When Mary Crain reentered the workforce after 25 years to manage her husband’s dental office, she was greeted by weeks of headaches as she coordinated COVID-19 safety efforts.
Crain, who manages Cranston Family Dentistry in Beloit, said she has spent countless hours on the phone and online to find out how she could access COVID-19 testing, personal protective equipment and—finally—vaccines for her staff.
Crain felt relieved when she received a call early last week telling her that Mercyhealth was offering vaccines to independent health care organizations.
Getting vaccinated Thursday was “freeing,” she said.
“Mercy Hospital, my hat is off,” Crain said, complimenting Rock County’s largest health care system.
Mercyhealth and SSM Health St. Mary’s Hospital-Janesville last week began offering COVID-19 vaccines to other health care organizations.
Both health systems continue to field requests from organizations looking to get vaccines for qualifying health care workers, representatives said.
On Thursday, 400 health care workers not affiliated with Mercyhealth Hospital and Trauma Center were vaccinated at the Janesville hospital.
Health care workers from all kinds of practices and organizations are considered part of the 1A COVID-19 vaccination priority group. However, several leaders of small health care organizations said logistics for getting their staffs vaccinated have been difficult to navigate.
Ian Hedges, CEO of the free charitable clinic HealthNet, was among the 400 people vaccinated Thursday.
HealthNet officials have heard little from the state about vaccine distribution despite having applied to be a vaccine provider at the same time as other health care systems, Hedges said.
Hedges said HealthNet’s application was in limbo until state Rep. Amy Loudenbeck, R-Clinton, and former Democratic Rep. Deb Kolste of Janesville intervened on the nonprofit’s behalf.
Workers and prominent volunteers at HealthNet have close contact with vulnerable populations, so it was critical that they get vaccinated quickly, Hedges said.
That’s why HealthNet chose to work with Mercyhealth to get staff vaccinated versus waiting for clearance and resources from the state, he said.
Hedges said HealthNet’s application is now being reviewed so the nonprofit can distribute vaccines when they are available to the general public.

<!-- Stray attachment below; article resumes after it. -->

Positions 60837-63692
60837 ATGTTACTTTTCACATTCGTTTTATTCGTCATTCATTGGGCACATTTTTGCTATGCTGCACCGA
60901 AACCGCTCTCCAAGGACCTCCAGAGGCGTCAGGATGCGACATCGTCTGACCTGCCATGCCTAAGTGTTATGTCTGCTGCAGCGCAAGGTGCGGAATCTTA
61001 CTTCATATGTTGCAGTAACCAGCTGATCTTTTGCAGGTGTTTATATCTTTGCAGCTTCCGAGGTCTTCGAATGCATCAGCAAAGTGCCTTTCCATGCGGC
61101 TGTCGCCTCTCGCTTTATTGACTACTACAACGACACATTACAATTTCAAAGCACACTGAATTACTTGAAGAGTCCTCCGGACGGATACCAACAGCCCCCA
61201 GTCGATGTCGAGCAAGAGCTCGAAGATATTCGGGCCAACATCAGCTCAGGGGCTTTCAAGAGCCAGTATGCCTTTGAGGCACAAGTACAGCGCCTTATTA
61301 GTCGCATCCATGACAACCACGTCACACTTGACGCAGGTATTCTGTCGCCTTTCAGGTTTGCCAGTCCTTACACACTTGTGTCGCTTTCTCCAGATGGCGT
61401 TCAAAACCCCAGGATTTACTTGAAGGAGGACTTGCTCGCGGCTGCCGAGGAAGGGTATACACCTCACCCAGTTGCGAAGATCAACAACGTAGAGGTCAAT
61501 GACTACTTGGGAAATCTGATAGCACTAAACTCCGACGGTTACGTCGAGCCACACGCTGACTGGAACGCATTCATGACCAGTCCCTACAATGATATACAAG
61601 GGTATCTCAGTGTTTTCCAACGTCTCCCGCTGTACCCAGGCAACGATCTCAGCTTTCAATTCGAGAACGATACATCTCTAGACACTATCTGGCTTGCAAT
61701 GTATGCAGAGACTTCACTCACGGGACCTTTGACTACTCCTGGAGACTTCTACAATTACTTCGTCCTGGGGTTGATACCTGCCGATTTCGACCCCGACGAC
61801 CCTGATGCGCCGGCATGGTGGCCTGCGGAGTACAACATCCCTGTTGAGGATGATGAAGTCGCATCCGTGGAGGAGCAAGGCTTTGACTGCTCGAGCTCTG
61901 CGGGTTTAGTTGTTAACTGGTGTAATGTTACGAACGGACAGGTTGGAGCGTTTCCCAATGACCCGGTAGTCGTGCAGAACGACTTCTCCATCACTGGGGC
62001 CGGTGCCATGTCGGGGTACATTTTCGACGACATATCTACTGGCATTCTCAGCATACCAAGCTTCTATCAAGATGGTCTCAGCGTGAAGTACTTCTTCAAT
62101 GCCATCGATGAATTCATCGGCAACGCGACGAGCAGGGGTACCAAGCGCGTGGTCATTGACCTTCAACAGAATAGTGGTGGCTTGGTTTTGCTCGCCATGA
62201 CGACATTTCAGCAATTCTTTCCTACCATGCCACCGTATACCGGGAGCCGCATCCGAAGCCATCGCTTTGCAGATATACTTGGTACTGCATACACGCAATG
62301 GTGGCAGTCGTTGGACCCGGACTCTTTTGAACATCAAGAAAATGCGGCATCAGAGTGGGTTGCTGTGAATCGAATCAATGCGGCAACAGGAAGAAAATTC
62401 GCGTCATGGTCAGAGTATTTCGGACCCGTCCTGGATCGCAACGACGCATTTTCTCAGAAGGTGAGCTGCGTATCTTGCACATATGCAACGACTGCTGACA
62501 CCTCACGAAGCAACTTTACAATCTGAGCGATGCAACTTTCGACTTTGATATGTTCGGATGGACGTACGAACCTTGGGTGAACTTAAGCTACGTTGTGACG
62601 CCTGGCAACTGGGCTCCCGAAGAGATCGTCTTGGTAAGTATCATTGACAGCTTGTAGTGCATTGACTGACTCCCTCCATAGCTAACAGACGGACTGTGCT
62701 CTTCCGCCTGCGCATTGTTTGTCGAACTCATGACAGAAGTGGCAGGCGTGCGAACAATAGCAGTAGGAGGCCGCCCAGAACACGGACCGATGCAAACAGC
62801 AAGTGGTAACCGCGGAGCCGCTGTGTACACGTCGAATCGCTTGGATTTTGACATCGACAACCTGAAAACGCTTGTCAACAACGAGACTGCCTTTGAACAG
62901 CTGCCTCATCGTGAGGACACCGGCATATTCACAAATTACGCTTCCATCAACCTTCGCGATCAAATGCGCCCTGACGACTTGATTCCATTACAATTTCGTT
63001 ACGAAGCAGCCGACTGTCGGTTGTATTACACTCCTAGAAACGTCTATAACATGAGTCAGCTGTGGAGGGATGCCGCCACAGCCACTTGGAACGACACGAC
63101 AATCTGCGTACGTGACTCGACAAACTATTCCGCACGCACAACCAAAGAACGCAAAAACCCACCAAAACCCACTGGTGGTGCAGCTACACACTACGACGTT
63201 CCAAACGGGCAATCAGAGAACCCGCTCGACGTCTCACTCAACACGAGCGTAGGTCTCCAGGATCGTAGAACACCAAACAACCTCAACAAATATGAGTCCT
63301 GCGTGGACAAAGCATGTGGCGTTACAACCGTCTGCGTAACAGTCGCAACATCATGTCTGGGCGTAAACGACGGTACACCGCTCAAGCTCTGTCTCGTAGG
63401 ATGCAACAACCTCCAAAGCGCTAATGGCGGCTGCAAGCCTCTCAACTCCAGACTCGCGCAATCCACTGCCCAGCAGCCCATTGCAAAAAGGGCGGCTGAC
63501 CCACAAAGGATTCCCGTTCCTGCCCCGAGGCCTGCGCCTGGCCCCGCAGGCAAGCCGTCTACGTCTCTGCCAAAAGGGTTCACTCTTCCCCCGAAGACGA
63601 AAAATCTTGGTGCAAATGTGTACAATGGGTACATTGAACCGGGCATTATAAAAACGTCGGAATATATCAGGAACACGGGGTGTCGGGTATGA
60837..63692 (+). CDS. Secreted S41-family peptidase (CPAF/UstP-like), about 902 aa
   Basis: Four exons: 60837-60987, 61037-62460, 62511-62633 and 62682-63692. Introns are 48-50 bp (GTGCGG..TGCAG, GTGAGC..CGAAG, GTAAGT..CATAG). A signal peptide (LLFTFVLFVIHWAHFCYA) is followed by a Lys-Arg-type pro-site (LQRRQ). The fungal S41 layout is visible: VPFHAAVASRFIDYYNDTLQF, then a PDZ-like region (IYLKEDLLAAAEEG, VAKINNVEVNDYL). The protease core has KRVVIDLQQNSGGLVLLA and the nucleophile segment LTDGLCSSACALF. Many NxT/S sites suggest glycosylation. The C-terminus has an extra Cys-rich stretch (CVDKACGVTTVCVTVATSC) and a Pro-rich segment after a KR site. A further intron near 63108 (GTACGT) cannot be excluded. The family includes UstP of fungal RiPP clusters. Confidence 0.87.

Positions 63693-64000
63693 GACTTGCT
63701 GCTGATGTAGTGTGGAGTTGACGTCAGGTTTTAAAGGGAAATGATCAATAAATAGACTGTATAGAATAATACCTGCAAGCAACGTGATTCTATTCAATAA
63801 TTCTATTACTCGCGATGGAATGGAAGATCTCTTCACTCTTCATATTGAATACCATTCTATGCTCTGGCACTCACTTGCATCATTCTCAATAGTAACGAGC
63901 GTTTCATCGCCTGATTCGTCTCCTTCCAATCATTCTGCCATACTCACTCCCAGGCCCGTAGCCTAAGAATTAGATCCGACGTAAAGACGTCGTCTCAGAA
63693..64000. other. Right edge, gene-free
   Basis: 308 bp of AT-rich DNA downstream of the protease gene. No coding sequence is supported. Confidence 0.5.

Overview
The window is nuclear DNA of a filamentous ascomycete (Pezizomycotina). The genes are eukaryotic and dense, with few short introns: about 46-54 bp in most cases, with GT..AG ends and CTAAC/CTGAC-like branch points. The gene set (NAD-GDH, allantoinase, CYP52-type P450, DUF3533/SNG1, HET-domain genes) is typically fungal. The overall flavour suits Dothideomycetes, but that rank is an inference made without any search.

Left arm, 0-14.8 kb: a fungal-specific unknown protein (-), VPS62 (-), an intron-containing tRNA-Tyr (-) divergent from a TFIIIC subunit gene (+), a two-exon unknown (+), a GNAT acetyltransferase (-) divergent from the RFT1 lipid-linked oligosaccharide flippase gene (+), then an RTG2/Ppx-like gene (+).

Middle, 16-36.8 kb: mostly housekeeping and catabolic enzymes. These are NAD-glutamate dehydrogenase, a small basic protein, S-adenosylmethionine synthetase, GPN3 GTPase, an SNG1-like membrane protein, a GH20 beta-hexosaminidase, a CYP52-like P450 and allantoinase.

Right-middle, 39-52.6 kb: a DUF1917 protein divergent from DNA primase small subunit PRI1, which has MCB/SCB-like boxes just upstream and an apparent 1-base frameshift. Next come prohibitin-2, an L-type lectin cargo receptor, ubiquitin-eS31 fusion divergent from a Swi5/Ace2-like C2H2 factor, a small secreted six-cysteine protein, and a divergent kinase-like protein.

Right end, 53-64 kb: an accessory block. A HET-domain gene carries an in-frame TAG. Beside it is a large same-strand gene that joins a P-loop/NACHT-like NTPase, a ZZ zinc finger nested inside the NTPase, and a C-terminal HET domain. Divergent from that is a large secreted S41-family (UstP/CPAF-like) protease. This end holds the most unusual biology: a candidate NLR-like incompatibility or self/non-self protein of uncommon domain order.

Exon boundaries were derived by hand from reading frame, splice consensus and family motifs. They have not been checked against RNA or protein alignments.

HealthNet already has a plan in place to distribute vaccines to people who might not be connected to primary care providers or health care systems, he said. The nonprofit plans to host community vaccination sites at the Janesville Community Center in the Fourth Ward and New Zion Baptist Church in Beloit once vaccines are available.
Leslie Hammer, owner of Hammer Chiropractic in Milton, said she started calling the county health department and emergency operations center as soon as she knew the vaccine was coming to the area.
Hammer said she quickly learned there was no plan for getting vaccines to private practices.
She contacted Mercyhealth directly, and about two weeks later, she and her staff were vaccinated.
Hammer and Cain acknowledged that the pandemic has moved quickly and the vaccine is new, which makes planning difficult at all levels.
Hedges said it is imperative that coordination and communication improve so lives—and the nation’s economy—can be saved.
Hammer Chiropractic never closed during the pandemic. Hammer said the staff met the chiropractic and physical therapy needs of people who postponed surgeries and were in pain or discomfort.
Hammer said her staff has been looking forward to the vaccine for a while.
Crain’s dental staff works regularly with aerosol equipment that blows air around the office, which has the potential to spread the coronavirus through the air.
Protecting staff who work inside people’s mouths has been challenging, Crain said.
Crain and her staff arrived at Mercyhealth hospital at 6 a.m. Thursday to make sure they were at the front of the line to get vaccinated. She is excited to tell patients that her team is protected from the virus once they all receive their second doses.
“It’s a happy day,” Crain said.